The Palestinians also can see that, despite some erosion in the international support that Israeli governments have long been able to count on, there is little sign that the reactions of the international community, and most importantly of the United States, will be appreciably different next time. The government of Benjamin Netanyahu—some elements of which are quite candid about this—evidently intends to retain the West Bank indefinitely, is continuing the colonization program that has been putting a two-state solution farther out of reach, and shows no sign of fearing pressure over any of this from the world and especially from the United States, even with the intensified international attention that a new uprising would bring.

None of this, however, changes the instability inherent in subjugation of the Palestinians. The humiliation, the heavy personal costs, the impairment of daily life and the frustration of national aspirations are all still part of that reality. Human reactions to such situations tend to be more emotional, more matters of anger and frustration than of calm calculation of the adversary’s likely responses. A new uprising thus is probably only a matter of time. Exactly how much time is unpredictable; the timing of spontaneous uprisings for which the ingredients are already in place is always unpredictable. But as a point of reference, seven years transpired between the end of the First Intifada and the outbreak of the Second. The Second Intifada did not have a clear-cut end, but it has now been about eight years since it petered out.

A report on instability in the occupied territories published last month by the International Crisis Group reviews some of these realities. The report does not say a new uprising is imminent, but it observes:

Many conditions for an uprising are objectively in place: political discontent, lack of hope, economic fragility, increased violence and an overwhelming sense that security cooperation serves an Israeli – not Palestinian – interest.

Outside powers, and especially the United States, need to be prepared for a new Palestinian uprising whenever it finally occurs. They also need to be prepared for the Israeli government’s response, which will be to couple a crackdown on the ground with declarations that in the midst of such turmoil nothing can or should be done to move toward Palestinian self-determination. The path of least political resistance will be once again to acquiesce in practice to this Israeli posture, while paying lip service to the need for diplomacy that works toward creation of a Palestinian state.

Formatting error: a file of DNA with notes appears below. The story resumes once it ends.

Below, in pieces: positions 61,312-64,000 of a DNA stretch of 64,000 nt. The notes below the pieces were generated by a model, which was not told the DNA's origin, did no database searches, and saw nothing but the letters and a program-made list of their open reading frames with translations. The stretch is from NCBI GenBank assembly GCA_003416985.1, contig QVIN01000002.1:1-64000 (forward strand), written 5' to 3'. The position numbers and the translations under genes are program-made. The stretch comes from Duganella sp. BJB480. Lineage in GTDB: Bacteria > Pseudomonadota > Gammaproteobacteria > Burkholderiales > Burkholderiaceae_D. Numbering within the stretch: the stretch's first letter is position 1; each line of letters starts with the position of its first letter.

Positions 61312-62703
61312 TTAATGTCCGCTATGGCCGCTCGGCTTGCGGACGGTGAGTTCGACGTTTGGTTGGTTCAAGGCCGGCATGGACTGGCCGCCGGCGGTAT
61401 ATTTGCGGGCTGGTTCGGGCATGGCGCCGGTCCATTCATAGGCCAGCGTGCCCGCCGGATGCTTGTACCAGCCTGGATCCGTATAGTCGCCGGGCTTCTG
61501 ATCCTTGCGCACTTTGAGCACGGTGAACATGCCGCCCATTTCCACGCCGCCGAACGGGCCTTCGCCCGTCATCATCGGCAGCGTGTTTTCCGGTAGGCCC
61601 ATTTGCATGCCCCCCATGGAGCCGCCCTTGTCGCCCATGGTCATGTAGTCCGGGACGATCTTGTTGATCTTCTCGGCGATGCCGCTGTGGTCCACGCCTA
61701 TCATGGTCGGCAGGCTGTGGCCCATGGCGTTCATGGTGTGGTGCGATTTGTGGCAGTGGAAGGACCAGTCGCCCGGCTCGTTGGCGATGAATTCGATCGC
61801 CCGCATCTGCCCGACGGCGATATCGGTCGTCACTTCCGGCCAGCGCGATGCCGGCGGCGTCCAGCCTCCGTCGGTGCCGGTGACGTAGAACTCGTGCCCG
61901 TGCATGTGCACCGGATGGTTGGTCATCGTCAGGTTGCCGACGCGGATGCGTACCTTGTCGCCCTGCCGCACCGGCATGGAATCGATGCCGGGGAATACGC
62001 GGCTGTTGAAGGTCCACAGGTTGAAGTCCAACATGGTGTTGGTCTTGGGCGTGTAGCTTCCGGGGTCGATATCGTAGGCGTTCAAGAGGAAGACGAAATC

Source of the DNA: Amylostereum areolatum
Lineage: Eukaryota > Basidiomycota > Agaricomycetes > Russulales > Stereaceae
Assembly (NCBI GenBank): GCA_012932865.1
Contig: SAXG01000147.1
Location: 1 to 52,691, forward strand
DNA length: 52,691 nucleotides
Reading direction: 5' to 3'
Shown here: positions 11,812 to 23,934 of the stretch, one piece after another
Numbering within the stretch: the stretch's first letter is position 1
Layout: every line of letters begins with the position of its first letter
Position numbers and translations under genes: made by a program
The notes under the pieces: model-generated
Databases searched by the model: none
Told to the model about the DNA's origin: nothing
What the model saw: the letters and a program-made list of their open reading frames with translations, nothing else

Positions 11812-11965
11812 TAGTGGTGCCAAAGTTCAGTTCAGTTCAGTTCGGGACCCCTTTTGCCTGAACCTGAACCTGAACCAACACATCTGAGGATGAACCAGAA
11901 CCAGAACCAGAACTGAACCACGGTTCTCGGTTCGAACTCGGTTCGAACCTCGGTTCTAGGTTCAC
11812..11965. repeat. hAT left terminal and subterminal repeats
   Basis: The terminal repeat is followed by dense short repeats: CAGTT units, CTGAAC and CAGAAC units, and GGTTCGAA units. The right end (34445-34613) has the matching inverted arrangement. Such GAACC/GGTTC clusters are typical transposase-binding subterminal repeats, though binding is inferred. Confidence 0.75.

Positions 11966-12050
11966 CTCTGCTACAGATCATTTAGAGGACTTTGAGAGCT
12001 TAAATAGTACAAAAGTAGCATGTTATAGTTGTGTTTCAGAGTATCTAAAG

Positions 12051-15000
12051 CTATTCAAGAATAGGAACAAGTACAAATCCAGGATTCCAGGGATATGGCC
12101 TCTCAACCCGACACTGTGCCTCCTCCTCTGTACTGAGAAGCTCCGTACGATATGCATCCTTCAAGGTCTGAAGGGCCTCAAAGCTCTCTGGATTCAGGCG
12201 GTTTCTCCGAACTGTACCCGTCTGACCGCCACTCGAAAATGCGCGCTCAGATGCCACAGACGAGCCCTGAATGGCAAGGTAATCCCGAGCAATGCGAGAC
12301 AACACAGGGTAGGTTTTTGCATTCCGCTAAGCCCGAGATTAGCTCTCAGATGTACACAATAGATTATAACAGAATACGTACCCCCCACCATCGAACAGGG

The path of greater political resistance would be the right path, which would be to address squarely what underlies the unrest. That path would recognize explicitly that following the Israeli lead means that no time would ever be right for moving meaningfully toward a Palestinian state. It would recognize that if there is a crisis of legitimacy with Palestinian political entities (manifested most recently in serial resignations by prime ministers of the Palestinian Authority), this is largely because even when the Palestinians have had capable leaders their role has been limited mostly to assisting in carrying out Israel’s security and administrative responsibilities as an occupying power. And it would recognize that if the Palestinians are divided between the competing political factions of Fatah and Hamas this is in large part because Israel has done everything possible to keep them from reconciling.

Taking the politically easy path will set the table for a Fourth Intifada and beyond. The current Israeli leaders evidently believe that they can live comfortably enough with this prospect. They see Palestinian disturbances now and then as a cost of doing business—the business in this case being to incorporate eventually and permanently all of the occupied West Bank into a greater Israel. The United States needs instead to pay attention to two things: what a just resolution of this long-running conflict would look like; and especially what is in U.S. interests—which run in a much different direction from the Israeli government’s objective of favoring land over peace.by

 

UK: British Writers Say “Death to Israel”

Only 65 years since the British Mandate was responsible for so many Jewish deaths, It is impossible to keep an accurate record of all the British writers and poets who have actually endorsed Israel’s elimination.by Giulio Meotti

British intellectuals have gone anti-Semitic. Today you won’t find a single Quixotic writer in the UK who would openly defend the State of Israel and its people. It is the debacle of the entire British cultural elite, a kind of ideological conformism like that in the Soviet Union, which Czeslaw Milosz called “the Captive Mind”.